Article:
“You’re on.” There’s a tiny smile pulling at the corners of his mouth and his eyes are twinkling darkly. “But you have to do whatever I tell you.”
“Fair enough.” She nods, and then, as he studies her for a moment, “Well, get on with it, Spaceman. Standing still doesn’t count as ‘something’!”
“Close your eyes,” he orders.
She does as she’s told and then strains her ears to try and work out exactly what he’s doing. His hands come down on her shoulders, and she realises that he’s in front of her. She frowns a little, wondering exactly what he’s planning, and wishing she’d been a little less vague in her challenge to him.
And then his lips brush hers.
Donna gives a muffled shriek, and would have pulled away except for the hands that are still firmly resting on her shoulders, holding her in place.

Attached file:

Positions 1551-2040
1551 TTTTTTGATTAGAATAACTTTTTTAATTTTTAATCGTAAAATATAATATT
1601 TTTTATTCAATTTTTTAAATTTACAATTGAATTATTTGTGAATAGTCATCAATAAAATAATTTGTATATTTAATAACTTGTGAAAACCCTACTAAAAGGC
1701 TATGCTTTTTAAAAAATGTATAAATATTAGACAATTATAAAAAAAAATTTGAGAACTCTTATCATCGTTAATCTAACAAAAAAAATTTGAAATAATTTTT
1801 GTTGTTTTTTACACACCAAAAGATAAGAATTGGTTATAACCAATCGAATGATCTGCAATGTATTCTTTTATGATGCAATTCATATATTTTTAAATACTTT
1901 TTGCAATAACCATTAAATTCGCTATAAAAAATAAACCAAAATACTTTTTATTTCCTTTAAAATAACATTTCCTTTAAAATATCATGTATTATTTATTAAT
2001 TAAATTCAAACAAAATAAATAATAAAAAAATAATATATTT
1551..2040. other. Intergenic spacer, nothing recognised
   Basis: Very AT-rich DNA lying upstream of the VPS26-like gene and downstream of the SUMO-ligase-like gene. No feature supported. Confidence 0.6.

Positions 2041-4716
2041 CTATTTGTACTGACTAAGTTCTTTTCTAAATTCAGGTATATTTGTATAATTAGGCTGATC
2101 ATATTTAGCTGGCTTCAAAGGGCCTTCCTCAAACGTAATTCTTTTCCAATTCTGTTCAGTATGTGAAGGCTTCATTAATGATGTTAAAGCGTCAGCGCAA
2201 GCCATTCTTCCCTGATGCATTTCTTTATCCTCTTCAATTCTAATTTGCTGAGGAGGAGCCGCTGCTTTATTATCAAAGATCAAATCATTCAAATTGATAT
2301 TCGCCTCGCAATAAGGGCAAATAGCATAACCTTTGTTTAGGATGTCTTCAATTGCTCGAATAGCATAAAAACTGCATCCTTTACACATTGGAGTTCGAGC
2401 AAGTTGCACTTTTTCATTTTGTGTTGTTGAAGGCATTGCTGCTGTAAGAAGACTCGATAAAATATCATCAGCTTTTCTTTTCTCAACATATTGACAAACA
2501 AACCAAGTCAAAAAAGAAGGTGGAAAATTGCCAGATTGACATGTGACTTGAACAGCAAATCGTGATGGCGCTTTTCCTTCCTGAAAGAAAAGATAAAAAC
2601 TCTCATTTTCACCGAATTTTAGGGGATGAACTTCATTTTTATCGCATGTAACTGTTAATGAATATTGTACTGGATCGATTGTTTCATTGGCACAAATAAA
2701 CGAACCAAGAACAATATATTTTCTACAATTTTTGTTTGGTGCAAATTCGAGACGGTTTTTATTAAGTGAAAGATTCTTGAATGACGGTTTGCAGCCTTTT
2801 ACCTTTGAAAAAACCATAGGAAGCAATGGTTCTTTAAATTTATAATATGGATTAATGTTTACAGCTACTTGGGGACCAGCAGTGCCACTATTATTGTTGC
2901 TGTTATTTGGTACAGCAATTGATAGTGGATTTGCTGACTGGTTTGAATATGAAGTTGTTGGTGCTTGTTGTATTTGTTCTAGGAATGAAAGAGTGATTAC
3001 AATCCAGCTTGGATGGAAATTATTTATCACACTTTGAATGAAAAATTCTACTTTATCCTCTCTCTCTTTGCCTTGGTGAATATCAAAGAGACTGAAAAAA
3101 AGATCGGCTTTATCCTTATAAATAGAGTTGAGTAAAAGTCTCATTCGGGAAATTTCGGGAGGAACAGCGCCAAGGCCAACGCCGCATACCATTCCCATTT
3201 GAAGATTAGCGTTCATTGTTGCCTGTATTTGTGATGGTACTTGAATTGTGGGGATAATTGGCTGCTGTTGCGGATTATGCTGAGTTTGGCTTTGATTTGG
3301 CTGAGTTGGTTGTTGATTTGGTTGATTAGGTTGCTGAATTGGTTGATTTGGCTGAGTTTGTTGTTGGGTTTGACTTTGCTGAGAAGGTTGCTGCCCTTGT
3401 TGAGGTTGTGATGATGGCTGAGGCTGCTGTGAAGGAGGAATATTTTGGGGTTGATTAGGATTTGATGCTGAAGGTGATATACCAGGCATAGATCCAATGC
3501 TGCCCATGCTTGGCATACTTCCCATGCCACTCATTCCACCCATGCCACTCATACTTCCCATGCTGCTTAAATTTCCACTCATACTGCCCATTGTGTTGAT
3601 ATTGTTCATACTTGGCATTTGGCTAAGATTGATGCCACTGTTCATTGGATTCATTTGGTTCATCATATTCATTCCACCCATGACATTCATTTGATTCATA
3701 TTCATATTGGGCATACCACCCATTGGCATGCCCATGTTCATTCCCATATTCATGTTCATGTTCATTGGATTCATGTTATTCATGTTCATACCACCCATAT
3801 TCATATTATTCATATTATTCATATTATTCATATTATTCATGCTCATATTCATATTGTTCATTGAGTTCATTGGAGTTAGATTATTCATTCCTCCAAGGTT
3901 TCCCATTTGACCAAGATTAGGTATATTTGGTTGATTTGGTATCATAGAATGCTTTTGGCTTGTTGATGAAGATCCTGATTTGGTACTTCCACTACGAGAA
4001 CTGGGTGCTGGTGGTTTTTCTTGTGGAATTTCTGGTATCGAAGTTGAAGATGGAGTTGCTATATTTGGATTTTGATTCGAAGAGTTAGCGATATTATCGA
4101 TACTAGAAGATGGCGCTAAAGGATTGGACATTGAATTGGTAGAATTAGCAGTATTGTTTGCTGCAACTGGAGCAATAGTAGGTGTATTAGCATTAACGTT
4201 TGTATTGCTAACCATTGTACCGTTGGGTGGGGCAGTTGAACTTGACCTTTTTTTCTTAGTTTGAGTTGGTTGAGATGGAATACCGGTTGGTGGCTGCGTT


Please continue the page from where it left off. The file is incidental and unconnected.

She can’t help cursing inwardly at the realisation that she’s actually enjoying the kiss, and even more so when she realises she’s responding, that her hands are in his hair, which is as soft as he’d said it was.
There’s also the fact that she’s letting him far, far too close.
She’ll push him away in a second.
Just as soon as he gets his tongue out of her mouth and stops doing — that.
He chuckles softly as she can’t quite keep in a stifled moan and then he pulls away so that she can catch her breath.
“Well?” he asks softly as he pulls back only a few inches, his dark eyes staring into hers, a mischievous sparkle lurking. “How ‘untheatrical’ was that?”
She meets his gaze steadily, seeing the smug expression that is slowly creeping over his face as he thinks he’s silenced her.
“Meh.” She shrugs a little, her expression becoming one of distaste that causes the satisfaction to vanish from his face. “Tastes like engine oil.”